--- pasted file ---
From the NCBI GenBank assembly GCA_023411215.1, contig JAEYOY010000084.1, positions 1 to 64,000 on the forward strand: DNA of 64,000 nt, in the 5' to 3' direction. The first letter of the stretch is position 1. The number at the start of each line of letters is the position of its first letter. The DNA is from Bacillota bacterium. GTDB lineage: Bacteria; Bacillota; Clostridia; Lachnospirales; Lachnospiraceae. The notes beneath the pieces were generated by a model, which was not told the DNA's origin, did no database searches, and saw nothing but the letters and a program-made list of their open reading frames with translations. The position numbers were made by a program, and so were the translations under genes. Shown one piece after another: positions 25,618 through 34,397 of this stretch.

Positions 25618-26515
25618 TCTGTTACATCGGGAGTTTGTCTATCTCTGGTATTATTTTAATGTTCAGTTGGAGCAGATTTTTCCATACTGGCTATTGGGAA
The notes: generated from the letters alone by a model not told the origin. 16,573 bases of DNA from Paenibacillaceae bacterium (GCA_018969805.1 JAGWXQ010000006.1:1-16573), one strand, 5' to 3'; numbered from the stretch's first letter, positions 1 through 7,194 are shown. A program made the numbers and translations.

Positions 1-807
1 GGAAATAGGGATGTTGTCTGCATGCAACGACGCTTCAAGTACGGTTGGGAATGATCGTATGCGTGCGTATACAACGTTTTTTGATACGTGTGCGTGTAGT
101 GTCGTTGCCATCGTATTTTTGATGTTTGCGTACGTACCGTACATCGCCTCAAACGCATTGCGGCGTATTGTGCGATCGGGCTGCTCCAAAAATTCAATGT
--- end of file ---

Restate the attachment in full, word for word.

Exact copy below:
From the NCBI GenBank assembly GCA_023411215.1, contig JAEYOY010000084.1, positions 1 to 64,000 on the forward strand: DNA of 64,000 nt, in the 5' to 3' direction. The first letter of the stretch is position 1. The number at the start of each line of letters is the position of its first letter. The DNA is from Bacillota bacterium. GTDB lineage: Bacteria; Bacillota; Clostridia; Lachnospirales; Lachnospiraceae. The notes beneath the pieces were generated by a model, which was not told the DNA's origin, did no database searches, and saw nothing but the letters and a program-made list of their open reading frames with translations. The position numbers were made by a program, and so were the translations under genes. Shown one piece after another: positions 25,618 through 34,397 of this stretch.

Positions 25618-26515
25618 TCTGTTACATCGGGAGTTTGTCTATCTCTGGTATTATTTTAATGTTCAGTTGGAGCAGATTTTTCCATACTGGCTATTGGGAA
The notes: generated from the letters alone by a model not told the origin. 16,573 bases of DNA from Paenibacillaceae bacterium (GCA_018969805.1 JAGWXQ010000006.1:1-16573), one strand, 5' to 3'; numbered from the stretch's first letter, positions 1 through 7,194 are shown. A program made the numbers and translations.

Positions 1-807
1 GGAAATAGGGATGTTGTCTGCATGCAACGACGCTTCAAGTACGGTTGGGAATGATCGTATGCGTGCGTATACAACGTTTTTTGATACGTGTGCGTGTAGT
101 GTCGTTGCCATCGTATTTTTGATGTTTGCGTACGTACCGTACATCGCCTCAAACGCATTGCGGCGTATTGTGCGATCGGGCTGCTCCAAAAATTCAATGT